Dilemmas for the Judiciary
mental restructuring of society and state with a view to social justice, as opposed to the more conservative constitutions which merely seek to protect the status quo – for long time the standard mission of constitutions. Harbeson's assumption seems to be that the Rule of Law is feasible (and indeed necessary) for the conservative constitution (and perhaps market economies) but most likely does not fit a transformative constitution. Why does he think that?
Picking up from CJ Mutunga's elaboration of a transformative constitution, in particular a key and activist role for the judiciary, Harbeson considers that the Rule of Law would not be observed closely; it must give way to other priorities. He quotes Mutunga's explanation of the role of the judiciary in a transformative constitution, that the judiciary is being asked to play a more creative or at least an active role in the transformation of society, than is implicit in the general understanding of the Judiciary's role under the Rule of Law.
He quotes Mutunga's theory of the approach of the judiciary towards the interpretation of a transformative constitution as follows – as one “that shuns positivism, that accepts [that] judges make law”, thereby “establishing the judiciary as an institutional political actor.” For his part, Harbeson explains the traditional role of the judiciary thus: first, under a conservative constitution, the judiciary is required merely ( but freely and fairly) to apply the existing law to the facts of the case; secondly, Anglo-saxon jurisprudence fundamentally commits judges to “finding” the law, not making it which is the province of the legislative and to some extent the executive branches of democratic government. This theory is deeply rooted in the European medieval origins of modern Anglo-saxon jurisprudence in which the very idea of legislating law itself had not yet been established.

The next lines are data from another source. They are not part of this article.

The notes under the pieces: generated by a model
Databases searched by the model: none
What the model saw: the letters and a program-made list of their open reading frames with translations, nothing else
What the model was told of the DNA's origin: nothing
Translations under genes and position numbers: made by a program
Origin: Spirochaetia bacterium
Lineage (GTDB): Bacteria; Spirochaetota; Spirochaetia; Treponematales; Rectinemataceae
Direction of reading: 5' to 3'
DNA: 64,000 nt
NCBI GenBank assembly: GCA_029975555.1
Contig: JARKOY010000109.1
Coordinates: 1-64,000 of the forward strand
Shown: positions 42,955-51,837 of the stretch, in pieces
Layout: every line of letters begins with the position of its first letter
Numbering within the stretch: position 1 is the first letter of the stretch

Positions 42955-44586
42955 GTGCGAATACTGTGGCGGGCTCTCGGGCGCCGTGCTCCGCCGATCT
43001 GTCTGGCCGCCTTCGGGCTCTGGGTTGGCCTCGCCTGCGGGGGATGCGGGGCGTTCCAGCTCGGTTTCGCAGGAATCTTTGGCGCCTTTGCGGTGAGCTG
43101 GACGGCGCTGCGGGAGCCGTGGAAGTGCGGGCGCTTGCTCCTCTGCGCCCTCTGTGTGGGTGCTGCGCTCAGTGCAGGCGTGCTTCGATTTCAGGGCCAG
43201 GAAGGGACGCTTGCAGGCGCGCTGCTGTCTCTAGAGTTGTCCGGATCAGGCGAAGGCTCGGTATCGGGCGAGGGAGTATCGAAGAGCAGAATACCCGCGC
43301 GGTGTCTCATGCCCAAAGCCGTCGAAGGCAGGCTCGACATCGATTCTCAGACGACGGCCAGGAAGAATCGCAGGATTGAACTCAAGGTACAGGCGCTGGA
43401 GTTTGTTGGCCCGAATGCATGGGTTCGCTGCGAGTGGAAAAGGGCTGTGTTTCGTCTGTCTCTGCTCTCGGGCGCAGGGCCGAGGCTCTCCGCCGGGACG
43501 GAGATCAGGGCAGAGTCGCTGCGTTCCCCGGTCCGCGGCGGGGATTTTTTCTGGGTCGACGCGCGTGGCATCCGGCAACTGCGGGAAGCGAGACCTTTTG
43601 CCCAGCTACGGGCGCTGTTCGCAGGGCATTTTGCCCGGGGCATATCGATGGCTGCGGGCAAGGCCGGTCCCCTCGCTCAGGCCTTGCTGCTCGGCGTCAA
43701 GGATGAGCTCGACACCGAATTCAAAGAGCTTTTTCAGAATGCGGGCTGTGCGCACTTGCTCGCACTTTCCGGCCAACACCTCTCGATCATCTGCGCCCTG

By sharp contrast, Dr Mutunga's con- ception of transformational jurisprudential explicitly entails judges “developing law in a way that responds to the needs of the people and to the national interest.” He considers that Mutunga's approach departs from the Anglo-saxon theory that judges are constrained by the principle of stare decisis, the Latin term which means literally “to stand by things decided,” to abide by precedent in cases and controversies brought before them. To be fair, he elaborates that “Dr Mutunga would [not] disregard precedent so much as he would regard it is insufficient in and of itself in for what constitutional jurisprudence needs to be in the context of new evolving developing country democratic states.”
Thirdly, Harbeson say that “it is axiomatic in Anglo-saxon jurisprudence that judges are to be apolitical. They are to stand outside the explicitly political processes of democratic governance in order to enforce the cardinal principle that democratic governance is governance of laws, not of men (or women). Judges are to be the guarantors that everyone plays by the basic rules of the political game as enshrined in constitutions. Dr Mutunga's theory of transformative constitutionalism, however, makes the judiciary an